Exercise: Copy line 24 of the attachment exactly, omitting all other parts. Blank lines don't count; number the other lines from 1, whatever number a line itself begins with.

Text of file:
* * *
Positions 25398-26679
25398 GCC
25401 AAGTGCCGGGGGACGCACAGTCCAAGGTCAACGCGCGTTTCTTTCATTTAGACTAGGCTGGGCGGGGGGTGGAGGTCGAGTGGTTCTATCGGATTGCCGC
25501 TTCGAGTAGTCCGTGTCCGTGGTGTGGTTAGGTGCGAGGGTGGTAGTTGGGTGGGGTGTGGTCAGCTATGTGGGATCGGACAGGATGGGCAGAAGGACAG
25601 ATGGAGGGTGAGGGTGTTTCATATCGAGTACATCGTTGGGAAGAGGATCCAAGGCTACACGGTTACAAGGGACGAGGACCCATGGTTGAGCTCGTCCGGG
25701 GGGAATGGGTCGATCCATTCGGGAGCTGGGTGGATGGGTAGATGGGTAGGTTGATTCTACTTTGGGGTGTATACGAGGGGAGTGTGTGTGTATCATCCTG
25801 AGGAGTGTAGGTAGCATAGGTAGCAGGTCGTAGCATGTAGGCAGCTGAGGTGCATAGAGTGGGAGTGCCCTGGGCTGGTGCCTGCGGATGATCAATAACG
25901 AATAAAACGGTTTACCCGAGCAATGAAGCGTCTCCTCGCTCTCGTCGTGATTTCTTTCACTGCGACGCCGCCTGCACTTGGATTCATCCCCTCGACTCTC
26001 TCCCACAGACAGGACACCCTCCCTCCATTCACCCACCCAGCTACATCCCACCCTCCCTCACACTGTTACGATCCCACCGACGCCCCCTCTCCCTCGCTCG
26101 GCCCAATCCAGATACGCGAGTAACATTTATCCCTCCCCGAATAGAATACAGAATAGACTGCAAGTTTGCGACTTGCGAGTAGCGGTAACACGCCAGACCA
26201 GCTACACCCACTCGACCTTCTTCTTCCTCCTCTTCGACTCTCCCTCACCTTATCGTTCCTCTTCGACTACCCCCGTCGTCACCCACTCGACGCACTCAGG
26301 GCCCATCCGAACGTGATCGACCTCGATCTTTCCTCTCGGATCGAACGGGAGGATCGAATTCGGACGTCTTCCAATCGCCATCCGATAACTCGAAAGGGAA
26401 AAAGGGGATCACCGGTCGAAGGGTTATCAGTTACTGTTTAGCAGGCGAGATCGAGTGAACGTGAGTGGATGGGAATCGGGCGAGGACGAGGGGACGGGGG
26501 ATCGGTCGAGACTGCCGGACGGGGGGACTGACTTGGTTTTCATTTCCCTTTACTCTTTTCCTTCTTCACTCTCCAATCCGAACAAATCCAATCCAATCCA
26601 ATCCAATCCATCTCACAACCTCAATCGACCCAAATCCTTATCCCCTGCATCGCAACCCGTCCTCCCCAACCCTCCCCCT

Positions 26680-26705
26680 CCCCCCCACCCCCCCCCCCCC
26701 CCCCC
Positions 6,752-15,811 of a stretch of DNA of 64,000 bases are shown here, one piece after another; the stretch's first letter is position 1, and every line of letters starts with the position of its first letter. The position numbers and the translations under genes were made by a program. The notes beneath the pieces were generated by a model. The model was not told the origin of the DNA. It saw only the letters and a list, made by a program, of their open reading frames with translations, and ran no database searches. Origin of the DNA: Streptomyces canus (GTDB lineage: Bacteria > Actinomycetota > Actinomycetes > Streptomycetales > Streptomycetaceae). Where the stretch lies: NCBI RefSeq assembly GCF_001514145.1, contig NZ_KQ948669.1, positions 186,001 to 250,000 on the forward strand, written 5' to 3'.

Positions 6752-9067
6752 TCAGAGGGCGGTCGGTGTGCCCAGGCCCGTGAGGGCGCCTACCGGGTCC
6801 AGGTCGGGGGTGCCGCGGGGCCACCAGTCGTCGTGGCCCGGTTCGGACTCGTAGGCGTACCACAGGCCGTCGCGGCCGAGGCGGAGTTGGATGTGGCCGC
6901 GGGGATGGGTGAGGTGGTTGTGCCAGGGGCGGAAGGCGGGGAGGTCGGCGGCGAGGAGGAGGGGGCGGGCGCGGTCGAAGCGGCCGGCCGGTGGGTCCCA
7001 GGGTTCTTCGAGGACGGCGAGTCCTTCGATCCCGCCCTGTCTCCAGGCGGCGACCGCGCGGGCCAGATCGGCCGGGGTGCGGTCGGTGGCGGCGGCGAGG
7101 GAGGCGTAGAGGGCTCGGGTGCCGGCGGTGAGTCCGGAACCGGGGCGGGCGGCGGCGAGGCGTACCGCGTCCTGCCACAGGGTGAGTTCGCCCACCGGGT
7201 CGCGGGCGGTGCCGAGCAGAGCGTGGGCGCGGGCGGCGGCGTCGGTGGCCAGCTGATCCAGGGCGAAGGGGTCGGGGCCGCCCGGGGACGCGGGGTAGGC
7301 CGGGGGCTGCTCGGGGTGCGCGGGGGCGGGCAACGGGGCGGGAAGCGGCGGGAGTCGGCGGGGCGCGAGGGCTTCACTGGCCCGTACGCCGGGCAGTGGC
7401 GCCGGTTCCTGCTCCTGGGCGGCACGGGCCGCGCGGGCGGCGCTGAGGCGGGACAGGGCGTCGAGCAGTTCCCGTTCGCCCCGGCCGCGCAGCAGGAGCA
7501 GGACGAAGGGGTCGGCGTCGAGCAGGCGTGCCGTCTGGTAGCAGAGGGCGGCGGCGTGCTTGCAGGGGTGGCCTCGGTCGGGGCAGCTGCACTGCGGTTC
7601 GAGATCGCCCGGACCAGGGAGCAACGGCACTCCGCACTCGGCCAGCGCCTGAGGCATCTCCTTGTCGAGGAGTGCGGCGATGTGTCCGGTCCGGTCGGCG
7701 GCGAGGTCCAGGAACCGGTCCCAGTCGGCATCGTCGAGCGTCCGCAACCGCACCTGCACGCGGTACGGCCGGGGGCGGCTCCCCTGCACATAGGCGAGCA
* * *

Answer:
7001 GGGTTCTTCGAGGACGGCGAGTCCTTCGATCCCGCCCTGTCTCCAGGCGGCGACCGCGCGGGCCAGATCGGCCGGGGTGCGGTCGGTGGCGGCGGCGAGG